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          Make it count: a guide to the 2010 US Census

          Tiffany Oliver

          Issue date: 3/5/10 Section: News
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          Faculty and staff at Case Western Reserve University are aware of how challenging it can be to get students to fill out surveys such as course and faculty evaluations. It can be difficult to track students down at the end of the semester and force them to spend the ten minutes filling out the survey. The U.S. government feels their pain: every ten years, encouraging college students to fill out the U.S. Census is, in many ways, even more of a challenge.

          Census takers have been plagued by poor participation from college students for decades, but many students are unaware of the census because they have not yet participated in the process themselves. Previously, parents provided census information, and as young adults, college students are submitting their first census survey. There is also confusion as to where students who attend school in another state should list their residence: their home state or the state in which they attend college. According to the census website, students "should be counted where you live and sleep most of the time," and thus must be counted in the state in which they attend school.

          The lack of participation by college students can have a drastic effect on state funding. States such as South Carolina suffered serious decreases in funding due in part to the negligence of college students in filling out the census survey. South Carolina had the second-worst census participation rate, and government officials estimated that the state lost roughly $1200 of funding for every person who failed to complete the census survey. Colleges have responded by advertising the census and attempting to inform students of the importance of completing and mailing the census.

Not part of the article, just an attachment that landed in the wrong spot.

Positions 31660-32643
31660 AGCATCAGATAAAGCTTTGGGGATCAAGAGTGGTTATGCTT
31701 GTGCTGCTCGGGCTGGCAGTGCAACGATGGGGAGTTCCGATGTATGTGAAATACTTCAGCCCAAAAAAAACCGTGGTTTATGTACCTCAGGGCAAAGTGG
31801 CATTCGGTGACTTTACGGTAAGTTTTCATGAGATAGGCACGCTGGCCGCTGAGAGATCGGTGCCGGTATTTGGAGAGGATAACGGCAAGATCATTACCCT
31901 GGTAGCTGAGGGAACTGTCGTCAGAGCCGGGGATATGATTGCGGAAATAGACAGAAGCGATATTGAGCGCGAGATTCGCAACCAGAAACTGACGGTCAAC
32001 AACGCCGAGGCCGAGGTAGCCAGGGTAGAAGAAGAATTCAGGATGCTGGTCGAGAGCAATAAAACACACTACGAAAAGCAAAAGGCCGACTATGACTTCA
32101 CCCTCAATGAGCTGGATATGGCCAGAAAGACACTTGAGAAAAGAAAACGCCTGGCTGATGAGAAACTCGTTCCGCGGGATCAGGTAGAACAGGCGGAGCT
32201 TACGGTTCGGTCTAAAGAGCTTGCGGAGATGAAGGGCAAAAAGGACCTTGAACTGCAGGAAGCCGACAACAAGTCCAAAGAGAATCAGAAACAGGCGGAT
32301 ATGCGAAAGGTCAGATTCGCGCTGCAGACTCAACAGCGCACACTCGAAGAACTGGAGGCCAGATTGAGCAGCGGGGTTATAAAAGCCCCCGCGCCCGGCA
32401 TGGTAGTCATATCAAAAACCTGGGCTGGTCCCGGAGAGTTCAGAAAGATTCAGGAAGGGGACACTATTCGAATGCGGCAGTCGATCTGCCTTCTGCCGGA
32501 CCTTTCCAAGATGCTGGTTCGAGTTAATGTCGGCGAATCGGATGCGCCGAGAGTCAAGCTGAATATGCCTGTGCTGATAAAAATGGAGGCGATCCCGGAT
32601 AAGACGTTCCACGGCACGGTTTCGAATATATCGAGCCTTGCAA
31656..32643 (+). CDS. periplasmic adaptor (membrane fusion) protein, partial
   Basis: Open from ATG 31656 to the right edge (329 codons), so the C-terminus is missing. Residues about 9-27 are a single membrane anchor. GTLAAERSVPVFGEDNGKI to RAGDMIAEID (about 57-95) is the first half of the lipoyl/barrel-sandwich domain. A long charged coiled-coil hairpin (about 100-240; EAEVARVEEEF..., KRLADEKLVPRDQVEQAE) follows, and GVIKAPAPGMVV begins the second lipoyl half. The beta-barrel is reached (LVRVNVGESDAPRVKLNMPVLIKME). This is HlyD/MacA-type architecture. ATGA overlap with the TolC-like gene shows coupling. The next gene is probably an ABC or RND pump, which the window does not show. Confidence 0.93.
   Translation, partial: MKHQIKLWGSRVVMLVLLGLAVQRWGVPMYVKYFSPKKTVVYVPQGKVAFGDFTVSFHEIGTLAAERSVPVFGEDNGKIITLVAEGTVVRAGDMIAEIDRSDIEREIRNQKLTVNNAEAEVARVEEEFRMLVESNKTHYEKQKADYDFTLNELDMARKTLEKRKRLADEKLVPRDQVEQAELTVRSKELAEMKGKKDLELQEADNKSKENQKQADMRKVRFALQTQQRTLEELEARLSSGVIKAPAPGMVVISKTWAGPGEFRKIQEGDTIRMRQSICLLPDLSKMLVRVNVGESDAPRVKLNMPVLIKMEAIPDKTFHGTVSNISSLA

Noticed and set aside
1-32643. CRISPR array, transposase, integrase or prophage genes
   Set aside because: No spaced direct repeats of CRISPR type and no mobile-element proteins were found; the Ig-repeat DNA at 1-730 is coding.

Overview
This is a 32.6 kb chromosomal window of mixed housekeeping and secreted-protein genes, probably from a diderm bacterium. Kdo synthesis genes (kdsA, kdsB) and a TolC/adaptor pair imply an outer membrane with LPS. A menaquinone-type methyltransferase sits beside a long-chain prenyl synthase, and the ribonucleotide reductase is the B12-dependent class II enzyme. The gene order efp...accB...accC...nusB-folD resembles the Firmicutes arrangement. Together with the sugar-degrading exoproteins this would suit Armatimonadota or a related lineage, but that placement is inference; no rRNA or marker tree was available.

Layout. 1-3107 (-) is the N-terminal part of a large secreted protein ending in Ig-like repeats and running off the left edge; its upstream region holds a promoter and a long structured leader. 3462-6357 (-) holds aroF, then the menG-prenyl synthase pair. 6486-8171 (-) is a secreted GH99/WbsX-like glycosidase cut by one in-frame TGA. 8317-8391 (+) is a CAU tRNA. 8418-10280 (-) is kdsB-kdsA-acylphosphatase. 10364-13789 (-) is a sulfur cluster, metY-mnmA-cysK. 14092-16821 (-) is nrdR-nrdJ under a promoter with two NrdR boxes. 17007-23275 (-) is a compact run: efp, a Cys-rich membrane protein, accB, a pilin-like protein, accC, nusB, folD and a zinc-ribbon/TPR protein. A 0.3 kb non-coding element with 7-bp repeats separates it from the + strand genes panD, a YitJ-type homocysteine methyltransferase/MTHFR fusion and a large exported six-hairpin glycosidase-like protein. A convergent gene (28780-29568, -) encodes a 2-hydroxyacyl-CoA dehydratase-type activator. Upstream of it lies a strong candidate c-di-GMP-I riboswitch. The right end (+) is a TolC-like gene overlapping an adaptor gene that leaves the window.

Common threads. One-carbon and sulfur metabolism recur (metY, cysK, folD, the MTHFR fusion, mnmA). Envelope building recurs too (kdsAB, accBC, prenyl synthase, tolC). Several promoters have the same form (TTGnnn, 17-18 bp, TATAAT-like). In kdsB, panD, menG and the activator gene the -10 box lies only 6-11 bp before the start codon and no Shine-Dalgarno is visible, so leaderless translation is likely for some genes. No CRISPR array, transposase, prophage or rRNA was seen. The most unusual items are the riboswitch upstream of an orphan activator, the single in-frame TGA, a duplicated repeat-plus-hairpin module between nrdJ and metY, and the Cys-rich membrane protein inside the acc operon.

Additionally, the data is used to decide how many representatives each state has in Congress, with a state receiving one representative for every 30,000 residents. The census is also used to appropriate funding for state and non-state institutions, such as hospitals, schools, public works projects, emergency services, and job training centers. Overall, the census helps determine how the federal government allocates nearly $400 billion based on the states' official populations.
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          In This Issue


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          • Have you heard about Undergraduate Student Nursing Association
          • LGBT center slated to open in April
          • Make it count: a guide to the 2010 US Census
          • SEC considering proposals concerning Greek funding


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